Ottawa RCMP make arrests in a gun trafficking ring
December 1, 2022 By Blue Line Staff / Royal Canadian Mounted Police
Dec. 1, 2022, Ottawa, Ont. – The RCMP, Federal Policing, Transnational and Serious Organized Crime Section (TSOC) in Ottawa, with the assistance of the Ottawa Police Service (OPS), have dismantled a gun trafficking network that was allegedly distributing illegal handguns in the Ottawa area.
This investigation, led by the RCMP with the assistance of OPS, began in September 2021, and identified illegal handguns being imported from the United States and sold on the streets of Ottawa. The firearms included handguns and firearms with no serial numbers. These types of firearms are in high demand on the streets.
As a result of the investigation, three individuals have been arrested and are facing approximately 30 Criminal Code charges relating to the distribution, trafficking and possession of illegal firearms.
James Kongkhaw (39) and David Lafontaine (44) of Ottawa and Justin McPolin (46) of Toronto have been jointly charged with charges. James Kongkhaw of Ottawa faces an additional 15 firearm related offences. David Lafontaine of Ottawa faces an additional 5 firearm related offenses. Justin McPolin of Toronto faces an additional 5 firearm related offences.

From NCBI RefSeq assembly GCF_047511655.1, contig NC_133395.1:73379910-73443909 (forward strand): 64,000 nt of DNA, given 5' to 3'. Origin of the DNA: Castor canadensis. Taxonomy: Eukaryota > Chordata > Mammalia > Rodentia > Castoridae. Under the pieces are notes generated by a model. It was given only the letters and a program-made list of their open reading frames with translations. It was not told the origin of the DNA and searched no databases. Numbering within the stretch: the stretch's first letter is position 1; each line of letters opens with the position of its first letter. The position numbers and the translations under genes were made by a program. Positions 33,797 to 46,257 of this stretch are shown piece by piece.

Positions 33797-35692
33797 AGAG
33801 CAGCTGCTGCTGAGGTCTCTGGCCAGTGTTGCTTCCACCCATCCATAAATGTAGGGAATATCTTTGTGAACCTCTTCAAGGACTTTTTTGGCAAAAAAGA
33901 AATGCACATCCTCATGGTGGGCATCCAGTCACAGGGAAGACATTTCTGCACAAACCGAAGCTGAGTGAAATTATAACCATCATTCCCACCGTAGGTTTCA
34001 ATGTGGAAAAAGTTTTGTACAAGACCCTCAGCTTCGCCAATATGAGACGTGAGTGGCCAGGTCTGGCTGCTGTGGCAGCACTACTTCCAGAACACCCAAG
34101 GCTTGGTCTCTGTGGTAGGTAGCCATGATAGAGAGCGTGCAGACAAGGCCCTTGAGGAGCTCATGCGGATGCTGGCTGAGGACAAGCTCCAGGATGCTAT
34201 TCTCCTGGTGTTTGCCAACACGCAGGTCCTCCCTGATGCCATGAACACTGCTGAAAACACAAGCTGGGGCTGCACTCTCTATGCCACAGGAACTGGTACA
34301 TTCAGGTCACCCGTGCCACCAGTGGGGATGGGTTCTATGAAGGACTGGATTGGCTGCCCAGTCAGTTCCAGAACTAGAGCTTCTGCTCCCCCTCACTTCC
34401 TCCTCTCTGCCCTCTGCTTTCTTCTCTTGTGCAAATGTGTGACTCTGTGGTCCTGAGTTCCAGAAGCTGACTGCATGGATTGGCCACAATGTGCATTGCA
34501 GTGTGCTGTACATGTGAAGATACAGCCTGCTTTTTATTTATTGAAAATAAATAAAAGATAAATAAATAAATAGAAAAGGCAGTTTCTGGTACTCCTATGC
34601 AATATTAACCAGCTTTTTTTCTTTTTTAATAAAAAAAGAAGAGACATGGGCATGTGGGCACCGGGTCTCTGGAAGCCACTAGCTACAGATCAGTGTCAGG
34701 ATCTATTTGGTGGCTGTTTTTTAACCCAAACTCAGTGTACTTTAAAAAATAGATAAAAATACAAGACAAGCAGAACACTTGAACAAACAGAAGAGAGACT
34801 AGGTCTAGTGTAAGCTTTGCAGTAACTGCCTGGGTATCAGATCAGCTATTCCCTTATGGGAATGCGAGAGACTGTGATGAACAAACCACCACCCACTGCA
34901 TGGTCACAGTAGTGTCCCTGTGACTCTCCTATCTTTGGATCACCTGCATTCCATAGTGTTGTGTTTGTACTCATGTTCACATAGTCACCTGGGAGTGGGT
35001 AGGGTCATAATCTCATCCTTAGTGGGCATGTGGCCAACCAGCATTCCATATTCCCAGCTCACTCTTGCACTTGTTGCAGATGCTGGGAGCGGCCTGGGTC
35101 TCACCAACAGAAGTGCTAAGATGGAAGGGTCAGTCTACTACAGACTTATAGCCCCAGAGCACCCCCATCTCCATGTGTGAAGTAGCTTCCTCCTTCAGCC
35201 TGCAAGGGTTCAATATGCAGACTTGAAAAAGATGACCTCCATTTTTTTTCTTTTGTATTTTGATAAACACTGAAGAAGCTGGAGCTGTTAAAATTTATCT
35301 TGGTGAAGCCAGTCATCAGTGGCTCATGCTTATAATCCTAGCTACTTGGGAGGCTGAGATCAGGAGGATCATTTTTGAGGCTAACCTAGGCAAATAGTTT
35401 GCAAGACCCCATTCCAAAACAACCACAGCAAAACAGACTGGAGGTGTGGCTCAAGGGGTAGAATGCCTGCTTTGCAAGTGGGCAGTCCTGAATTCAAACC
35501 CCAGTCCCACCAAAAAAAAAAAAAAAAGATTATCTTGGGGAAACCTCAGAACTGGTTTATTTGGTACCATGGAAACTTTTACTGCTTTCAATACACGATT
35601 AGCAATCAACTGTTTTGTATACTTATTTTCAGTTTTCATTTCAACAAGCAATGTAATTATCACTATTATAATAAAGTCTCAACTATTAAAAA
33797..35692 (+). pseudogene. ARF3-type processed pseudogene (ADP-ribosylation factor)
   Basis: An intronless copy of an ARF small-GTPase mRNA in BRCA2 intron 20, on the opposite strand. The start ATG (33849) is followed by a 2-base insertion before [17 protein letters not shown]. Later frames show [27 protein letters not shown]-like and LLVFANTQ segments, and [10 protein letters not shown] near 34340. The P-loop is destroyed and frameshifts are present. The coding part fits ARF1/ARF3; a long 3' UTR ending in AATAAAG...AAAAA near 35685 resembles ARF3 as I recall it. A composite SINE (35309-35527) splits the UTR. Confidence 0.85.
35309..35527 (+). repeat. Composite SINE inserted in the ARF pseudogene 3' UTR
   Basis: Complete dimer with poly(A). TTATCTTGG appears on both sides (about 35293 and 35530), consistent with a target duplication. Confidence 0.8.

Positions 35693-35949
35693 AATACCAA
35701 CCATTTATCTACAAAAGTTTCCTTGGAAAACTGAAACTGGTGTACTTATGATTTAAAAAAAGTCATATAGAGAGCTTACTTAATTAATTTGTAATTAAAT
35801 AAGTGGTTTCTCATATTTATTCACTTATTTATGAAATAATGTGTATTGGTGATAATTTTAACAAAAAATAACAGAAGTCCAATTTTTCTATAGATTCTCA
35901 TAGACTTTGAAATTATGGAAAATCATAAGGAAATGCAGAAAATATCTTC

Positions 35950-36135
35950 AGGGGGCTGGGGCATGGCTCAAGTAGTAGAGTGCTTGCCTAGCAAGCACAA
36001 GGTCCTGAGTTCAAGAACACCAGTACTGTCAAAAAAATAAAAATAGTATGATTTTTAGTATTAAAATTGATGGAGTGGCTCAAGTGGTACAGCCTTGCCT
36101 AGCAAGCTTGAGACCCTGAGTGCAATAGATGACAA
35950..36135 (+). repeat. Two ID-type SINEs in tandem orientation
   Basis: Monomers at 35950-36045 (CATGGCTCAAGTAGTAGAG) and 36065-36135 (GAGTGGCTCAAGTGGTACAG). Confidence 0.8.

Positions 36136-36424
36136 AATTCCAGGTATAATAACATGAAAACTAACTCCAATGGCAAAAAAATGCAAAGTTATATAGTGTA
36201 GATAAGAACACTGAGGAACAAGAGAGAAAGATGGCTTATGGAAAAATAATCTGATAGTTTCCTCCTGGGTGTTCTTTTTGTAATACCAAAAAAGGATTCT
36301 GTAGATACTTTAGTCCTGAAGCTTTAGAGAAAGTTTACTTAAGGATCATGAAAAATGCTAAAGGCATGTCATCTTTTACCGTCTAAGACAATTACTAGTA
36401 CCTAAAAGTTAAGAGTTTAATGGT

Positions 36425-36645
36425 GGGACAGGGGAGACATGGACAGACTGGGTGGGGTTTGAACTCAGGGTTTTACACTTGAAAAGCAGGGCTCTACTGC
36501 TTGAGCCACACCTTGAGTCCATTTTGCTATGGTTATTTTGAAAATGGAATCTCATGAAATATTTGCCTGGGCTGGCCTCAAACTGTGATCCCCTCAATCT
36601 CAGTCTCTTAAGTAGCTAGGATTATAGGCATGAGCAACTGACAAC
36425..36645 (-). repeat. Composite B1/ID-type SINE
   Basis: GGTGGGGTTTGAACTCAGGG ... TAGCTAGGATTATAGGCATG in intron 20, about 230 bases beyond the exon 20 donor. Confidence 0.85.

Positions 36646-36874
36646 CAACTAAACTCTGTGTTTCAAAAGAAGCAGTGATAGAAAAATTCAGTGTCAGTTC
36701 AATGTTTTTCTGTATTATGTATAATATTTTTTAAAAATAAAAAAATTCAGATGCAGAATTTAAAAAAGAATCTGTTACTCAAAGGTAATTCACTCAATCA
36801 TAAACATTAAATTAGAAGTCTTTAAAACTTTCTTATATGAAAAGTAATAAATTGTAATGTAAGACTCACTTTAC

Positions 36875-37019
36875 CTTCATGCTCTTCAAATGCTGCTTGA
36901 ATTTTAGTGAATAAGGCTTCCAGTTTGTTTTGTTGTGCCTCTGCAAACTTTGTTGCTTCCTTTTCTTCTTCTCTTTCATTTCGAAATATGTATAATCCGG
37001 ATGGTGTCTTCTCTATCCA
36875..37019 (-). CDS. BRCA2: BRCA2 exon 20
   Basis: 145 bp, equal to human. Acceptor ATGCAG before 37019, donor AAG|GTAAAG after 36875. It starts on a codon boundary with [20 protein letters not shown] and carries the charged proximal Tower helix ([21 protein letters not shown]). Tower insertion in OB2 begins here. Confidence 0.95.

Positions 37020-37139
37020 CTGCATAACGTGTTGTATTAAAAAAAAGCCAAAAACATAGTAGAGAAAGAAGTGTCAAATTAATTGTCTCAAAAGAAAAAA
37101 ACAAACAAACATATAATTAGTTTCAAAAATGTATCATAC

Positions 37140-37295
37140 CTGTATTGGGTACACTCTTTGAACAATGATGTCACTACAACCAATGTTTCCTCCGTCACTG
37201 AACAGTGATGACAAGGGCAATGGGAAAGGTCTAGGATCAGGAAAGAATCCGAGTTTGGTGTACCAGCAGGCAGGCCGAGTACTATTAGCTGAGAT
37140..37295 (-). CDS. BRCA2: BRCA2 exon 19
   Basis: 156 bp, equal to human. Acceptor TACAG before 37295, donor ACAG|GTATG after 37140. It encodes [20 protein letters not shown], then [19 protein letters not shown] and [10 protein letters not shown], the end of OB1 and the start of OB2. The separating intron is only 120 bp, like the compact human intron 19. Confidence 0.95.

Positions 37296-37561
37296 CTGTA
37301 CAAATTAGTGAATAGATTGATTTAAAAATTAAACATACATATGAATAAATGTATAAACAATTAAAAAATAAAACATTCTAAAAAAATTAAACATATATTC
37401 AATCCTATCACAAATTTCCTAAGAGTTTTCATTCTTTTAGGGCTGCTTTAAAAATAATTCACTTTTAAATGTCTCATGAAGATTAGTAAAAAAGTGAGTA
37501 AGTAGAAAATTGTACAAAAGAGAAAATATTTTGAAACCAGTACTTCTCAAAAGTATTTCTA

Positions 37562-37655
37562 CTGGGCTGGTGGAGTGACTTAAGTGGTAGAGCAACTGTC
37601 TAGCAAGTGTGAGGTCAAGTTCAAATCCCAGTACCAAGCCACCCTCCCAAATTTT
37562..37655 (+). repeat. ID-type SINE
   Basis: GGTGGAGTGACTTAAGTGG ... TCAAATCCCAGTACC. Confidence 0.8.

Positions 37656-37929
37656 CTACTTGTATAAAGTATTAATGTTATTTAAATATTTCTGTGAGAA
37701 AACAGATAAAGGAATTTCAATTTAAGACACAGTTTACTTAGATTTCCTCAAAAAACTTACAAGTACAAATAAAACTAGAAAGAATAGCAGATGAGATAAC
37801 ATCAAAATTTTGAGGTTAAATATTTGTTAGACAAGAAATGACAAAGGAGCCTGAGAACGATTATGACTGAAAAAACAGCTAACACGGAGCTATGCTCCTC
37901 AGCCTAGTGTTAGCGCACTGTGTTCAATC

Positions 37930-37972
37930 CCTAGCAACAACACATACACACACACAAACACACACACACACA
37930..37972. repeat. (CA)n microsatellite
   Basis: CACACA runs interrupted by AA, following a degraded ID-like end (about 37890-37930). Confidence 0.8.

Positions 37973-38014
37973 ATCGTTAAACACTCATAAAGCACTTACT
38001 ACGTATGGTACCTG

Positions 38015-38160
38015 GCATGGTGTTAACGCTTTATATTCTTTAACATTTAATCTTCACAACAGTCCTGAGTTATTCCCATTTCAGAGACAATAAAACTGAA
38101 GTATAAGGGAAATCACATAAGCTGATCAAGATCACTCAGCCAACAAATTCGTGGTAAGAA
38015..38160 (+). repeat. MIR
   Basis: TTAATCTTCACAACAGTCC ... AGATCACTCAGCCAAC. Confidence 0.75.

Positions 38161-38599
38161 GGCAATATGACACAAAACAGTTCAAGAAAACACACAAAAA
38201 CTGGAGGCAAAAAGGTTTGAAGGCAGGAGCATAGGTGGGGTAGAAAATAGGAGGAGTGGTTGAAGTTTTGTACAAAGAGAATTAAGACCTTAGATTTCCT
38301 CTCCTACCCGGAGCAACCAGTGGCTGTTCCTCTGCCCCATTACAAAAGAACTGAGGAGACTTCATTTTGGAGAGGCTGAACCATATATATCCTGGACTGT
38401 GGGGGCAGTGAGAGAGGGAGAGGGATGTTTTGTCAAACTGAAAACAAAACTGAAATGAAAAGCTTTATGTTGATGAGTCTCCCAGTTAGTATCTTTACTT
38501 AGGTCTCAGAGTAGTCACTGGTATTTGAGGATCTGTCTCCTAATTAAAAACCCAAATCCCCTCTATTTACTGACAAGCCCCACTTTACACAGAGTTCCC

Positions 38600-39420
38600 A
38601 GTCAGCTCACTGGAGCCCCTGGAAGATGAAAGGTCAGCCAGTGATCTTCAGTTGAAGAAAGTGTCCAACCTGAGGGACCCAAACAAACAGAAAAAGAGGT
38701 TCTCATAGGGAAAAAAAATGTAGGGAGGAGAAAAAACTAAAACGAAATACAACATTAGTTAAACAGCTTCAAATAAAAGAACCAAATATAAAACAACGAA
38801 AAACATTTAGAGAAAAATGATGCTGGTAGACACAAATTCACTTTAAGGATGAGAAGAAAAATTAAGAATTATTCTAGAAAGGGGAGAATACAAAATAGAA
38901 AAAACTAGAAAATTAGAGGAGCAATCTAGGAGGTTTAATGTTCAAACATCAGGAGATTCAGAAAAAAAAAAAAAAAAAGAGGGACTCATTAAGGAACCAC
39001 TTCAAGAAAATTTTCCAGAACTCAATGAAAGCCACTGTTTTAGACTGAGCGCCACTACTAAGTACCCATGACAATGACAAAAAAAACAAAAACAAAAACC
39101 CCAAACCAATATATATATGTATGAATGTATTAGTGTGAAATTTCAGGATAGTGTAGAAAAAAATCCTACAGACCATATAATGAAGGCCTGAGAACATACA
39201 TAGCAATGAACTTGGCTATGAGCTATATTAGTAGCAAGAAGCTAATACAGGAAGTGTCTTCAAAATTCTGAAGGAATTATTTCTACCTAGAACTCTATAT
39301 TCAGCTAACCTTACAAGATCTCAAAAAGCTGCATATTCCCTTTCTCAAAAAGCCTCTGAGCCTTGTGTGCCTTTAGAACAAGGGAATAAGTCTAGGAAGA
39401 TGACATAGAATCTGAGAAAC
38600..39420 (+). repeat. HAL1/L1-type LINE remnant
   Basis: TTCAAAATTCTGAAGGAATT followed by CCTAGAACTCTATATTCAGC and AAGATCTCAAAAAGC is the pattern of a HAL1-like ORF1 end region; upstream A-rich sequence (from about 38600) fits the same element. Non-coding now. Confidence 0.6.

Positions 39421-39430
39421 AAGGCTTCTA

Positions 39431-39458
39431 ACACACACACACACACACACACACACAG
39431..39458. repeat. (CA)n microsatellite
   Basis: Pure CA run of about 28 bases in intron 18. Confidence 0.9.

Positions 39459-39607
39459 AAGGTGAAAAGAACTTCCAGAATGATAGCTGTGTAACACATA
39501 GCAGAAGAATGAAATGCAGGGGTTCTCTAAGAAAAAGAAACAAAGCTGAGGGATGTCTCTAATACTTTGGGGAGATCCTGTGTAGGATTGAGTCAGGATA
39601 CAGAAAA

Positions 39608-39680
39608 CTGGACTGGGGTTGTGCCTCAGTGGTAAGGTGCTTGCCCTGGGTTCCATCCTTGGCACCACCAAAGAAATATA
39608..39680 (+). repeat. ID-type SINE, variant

The accused are scheduled to appear in court on December 1, 2022, at 00:00am/pm in the Ontario Court of Justice at 161 Elgin Street, Ottawa, Ontario.
“The proliferation of illegal handguns into the hands of organized criminals poses a threat to public safety. This joint investigation is an excellent example of how law enforcement collaboration and information sharing can disrupt the flow of illegal handguns onto our streets, leading to safer communities,” said Insp. Islam Issa, Detachment Commander, Ottawa Transnational Serious and Organized Crime – O Division.
“The Ottawa Police Service has strong relationships with our policing partners in the National Capital Region and support investigations that positively influence community safety. Those involved in this form of criminality remain a proactive enforcement priority for the Ottawa Police Service,” said Supt. Jamie Dunlop, Serious and Organized Crime Directorate, Ottawa Police Service.
Print this page